Wednesday, March 11, 2015

In Search Of...




This will be the final installment in my trilogy of posts honoring Leonard Nimoy. Today, I take a look at how he helped introduce me to the paranormal.

The TV show was called In Search Of. It began as a series of documentaries centered around the idea of Ancient Astronauts...long before Giorgio and the History Channel ever came along. The docs were hosted by Rod Serling. He died shortly after their production, but the show's producers had one more in the can and I would see it much later in life on late night TV. It was entitled Manbeast! Myth or Monster? focusing on reports of Bigfoot-like creatures and was hosted by Peter Graves. But to become a permanent thing, In Search Of would need a regular host.

They found one in Leonard Nimoy.

In 1977 I had already started reading about UFOs. My strong interest in science fiction had led me to the subject. The strong, vocal opposition from a teacher about this interest only helped solidify it. Then I happened across a syndicated airing of In Search Of. The journey into mystery accompanied by creepy music and the booming voice of Leonard Nimoy (whom I already knew as Spock) really got me. Naturally, the first episode I caught was on UFOs. In Nimoy's opening narration, he mentioned how these craft were often seen in "quiet, rural areas."

Damn! That's where I was living! Shivers. Even watching the episode on YouTube again does it to me a bit. Floods of memories coming back.

The episode ended with artist renditions of the UFOs, including one where the witnesses claimed to have encountered the occupants of the craft. Little seven year-old Jon Nichols slept with the lights on that night.

Didn't stop me from gorging on In Search Of at every opportunity. Here are a few of the other episodes I have found on YouTube:

In Search of Bigfoot. This one started out with a POV shot in a wooded area with sasquatch grunts and noises as the soundtrack. The description of sightings...a few of them not too friendly...and the physical evidence of footprints caused another sleepless night. Yeah, my parents were thrilled.

In Search of the Loch Ness Monster. Something's rotten in Scotland. It also sparked a lifelong desire to visit that dark lake in the Highlands.

In Search of Martians. Was there once a civilization on Mars? Did it die out from dramatic climate change? Could the same thing happen to us? Really, this show was years before its time.

In Search of Ghosts. We're deep in the paranormal now. This gave accounts and even photographs of souls who had not moved on. Chilling.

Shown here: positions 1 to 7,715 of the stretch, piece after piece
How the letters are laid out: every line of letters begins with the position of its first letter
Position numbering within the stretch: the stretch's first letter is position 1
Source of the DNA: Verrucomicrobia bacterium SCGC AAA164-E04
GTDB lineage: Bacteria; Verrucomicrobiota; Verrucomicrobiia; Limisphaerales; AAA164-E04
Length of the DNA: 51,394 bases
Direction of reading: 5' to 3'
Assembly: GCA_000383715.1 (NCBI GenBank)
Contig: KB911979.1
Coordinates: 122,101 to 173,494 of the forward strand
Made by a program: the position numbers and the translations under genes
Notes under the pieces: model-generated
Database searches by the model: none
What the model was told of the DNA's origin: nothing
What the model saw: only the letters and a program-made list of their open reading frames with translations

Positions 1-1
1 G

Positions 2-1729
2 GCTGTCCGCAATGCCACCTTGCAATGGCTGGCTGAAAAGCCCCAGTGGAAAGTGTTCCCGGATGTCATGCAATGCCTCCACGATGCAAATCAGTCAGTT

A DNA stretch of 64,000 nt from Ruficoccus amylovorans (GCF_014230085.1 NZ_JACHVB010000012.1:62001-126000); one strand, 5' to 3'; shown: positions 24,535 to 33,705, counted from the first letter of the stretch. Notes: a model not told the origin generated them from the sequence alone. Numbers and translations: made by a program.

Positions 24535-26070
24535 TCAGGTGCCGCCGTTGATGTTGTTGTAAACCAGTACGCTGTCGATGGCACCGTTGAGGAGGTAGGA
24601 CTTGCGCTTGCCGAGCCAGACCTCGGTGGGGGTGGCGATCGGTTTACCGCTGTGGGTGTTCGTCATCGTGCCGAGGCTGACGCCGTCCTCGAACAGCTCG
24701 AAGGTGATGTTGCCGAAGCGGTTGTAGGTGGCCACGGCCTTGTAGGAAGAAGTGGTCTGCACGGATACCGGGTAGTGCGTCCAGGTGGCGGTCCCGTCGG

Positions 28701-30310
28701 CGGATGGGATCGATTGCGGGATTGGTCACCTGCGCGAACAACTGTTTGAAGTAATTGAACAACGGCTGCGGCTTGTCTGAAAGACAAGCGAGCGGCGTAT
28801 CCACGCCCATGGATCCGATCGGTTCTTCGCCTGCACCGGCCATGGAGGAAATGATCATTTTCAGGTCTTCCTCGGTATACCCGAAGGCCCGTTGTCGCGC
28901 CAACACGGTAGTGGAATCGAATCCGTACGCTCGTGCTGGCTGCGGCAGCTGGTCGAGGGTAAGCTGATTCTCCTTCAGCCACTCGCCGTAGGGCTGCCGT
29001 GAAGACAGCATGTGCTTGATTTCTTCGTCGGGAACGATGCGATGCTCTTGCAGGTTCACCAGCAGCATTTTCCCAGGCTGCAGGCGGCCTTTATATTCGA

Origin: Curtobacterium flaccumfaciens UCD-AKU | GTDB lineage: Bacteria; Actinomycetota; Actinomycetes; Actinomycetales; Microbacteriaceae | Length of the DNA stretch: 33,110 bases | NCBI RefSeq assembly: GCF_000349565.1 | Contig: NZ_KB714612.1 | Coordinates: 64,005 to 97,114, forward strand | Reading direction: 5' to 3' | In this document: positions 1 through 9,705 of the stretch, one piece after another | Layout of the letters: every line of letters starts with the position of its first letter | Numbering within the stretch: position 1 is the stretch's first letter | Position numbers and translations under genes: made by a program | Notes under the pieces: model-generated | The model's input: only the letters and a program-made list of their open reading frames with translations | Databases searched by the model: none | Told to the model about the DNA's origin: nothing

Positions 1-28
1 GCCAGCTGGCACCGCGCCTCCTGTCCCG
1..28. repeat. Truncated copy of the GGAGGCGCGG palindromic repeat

In Search of Dracula. We are all familiar with the dark magic of Stoker's vampire lord. But I must credit Leonard Nimoy with introducing me to the real life Vlad "The Impaler" Tepes, ruler of Romania.

In Search of Lost Vikings. Not paranormal, really, but I became utterly enraptured by the idea that the Vikings made it to America hundreds of years before Columbus. Is that really the hammer of Thor in the Arctic?

In Search of the Dark Star. Great introduction to the mystery of the Dogon Tribe of Africa who seem to know a hell of a lot about astronomy and tell tales of alien visitation.

In Search of Abominable Snowman. Had lots of great shots of a guy in a yeti suit. Made me not want to play in the snow.

In Search of Carlos the Jackal. Not paranormal, but an interesting look at the infamous terrorist. Caught it when I was 12 and deep into G.I. Joe. I thought Carlos would make a great Cobra operative.

In Search of Vincent van Gogh. As I said earlier in the week, Leonard Nimoy was an artist. He had great admiration for Van Gogh and wrote a one-man play about the artist called Vincent. It's an astounding play and I recommend you see it if given the opportunity. Nimoy's own research concludes that the man was not insane.

In Search of Sherlock Holmes.  Did the most famous detective in literature actually exist? Well in way, maybe, yeah.

So there. A mound of wonderful TV viewing awaiting your indulgence. None of it would have been possible without Leonard Nimoy and I'm not certain I would have been given such a foundation in the paranormal without the show. Now before anyone accuses me of hero worship, I will respond by saying this is the final Nimoy-themed post that I have planned. So relax.

I simply wanted to commemorate a wonderful artist and human being. Now, I have done that.




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